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Yes, and let me add to that, Henry. We're taking our leadership team to China the first week in January, the mainland China. So most people here, China, they think Hong Kong, but no, we're actually going across the border. We'll be joined by our Chairman as well. What most people don't realize, so yes, manufacturing processes are the same, and the way people buy, to a certain extent, they're buying the same products, et cetera. What is significantly different is the level of innovation in China, the level of engineering and capability that exists today that a lot of people underestimate. And I'm convinced that, I mean, more innovation will come out of China in the next 5 years than the rest of the world combined. And if you look at China, the average age of a buyer and an engineer in China is less than 30. So what does that mean? That means they're all mobile users. That means when you go to a Starbucks in China, you see tons of people sitting there on their tablets and on their mobile phones, their smartphones, placing orders and doing business. And it's quite remarkable when you see the scale of what exists over there. So the one area where we do have to take a different approach, which David has alluded to the investment we're making, is digital. So It's a mobile-first as opposed to desktop-first market today. And we've got to be a leader in mobile, and we've got to do much better in that area. And the way people search and the way people -- we recently met with Google, and this is a statistic from the U.K., that 64% of buying decisions are made during the research and find phase of research, find and buy, that -- so research and find is where they're really making the decision. So in China, you've got to have -- people search differently, and you've got to make sure you have the right content and it's in the right format, and you have the right colors, you have the right filters. And so it's a completely different experience. And it's quite naïve to take the approach we've always taken, which is, Rajesh, what we've done, which is to think that we could take a U.K. site and put it into China and just translate and be successful. It doesn't work that way.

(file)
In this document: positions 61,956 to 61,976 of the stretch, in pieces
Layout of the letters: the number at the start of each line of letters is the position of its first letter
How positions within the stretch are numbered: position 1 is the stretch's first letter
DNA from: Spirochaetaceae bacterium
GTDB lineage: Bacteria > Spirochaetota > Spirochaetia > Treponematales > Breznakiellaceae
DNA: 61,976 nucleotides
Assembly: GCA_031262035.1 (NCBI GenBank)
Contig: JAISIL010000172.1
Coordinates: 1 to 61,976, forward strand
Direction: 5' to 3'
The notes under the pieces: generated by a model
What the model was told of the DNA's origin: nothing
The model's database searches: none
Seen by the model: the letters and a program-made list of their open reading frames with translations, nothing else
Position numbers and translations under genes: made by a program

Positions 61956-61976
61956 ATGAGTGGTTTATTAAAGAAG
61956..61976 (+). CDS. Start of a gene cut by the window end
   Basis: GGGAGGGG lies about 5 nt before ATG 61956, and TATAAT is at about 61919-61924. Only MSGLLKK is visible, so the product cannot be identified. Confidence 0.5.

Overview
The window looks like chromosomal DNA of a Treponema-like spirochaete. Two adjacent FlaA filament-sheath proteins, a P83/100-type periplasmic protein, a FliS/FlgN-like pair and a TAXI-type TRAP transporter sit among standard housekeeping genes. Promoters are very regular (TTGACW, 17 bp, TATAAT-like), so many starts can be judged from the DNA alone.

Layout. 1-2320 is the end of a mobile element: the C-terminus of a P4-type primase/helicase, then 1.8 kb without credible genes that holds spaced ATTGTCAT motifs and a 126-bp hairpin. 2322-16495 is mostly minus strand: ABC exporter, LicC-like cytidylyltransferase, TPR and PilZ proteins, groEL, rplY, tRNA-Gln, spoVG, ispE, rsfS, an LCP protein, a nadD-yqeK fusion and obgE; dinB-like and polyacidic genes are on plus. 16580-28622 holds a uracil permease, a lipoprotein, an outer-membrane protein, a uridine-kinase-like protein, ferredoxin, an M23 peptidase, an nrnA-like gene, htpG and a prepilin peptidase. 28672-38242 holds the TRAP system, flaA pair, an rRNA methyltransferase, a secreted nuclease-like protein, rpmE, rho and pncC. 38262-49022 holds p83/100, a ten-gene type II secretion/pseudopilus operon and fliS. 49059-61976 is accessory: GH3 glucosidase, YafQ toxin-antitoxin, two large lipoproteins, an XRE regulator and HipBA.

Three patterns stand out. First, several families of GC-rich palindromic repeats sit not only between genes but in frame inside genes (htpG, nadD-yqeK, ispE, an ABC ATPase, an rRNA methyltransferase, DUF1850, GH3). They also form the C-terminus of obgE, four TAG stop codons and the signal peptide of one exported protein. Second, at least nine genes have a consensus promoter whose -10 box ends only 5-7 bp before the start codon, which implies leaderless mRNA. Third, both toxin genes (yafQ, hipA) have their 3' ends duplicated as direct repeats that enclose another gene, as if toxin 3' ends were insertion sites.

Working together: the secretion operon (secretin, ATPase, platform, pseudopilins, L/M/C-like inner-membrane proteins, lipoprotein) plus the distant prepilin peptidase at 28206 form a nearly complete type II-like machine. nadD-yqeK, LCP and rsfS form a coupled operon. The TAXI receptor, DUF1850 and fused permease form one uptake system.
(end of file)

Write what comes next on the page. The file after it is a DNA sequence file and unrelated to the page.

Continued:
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Henry Carver, Peel Hunt LLP, Research Division - Analyst [24]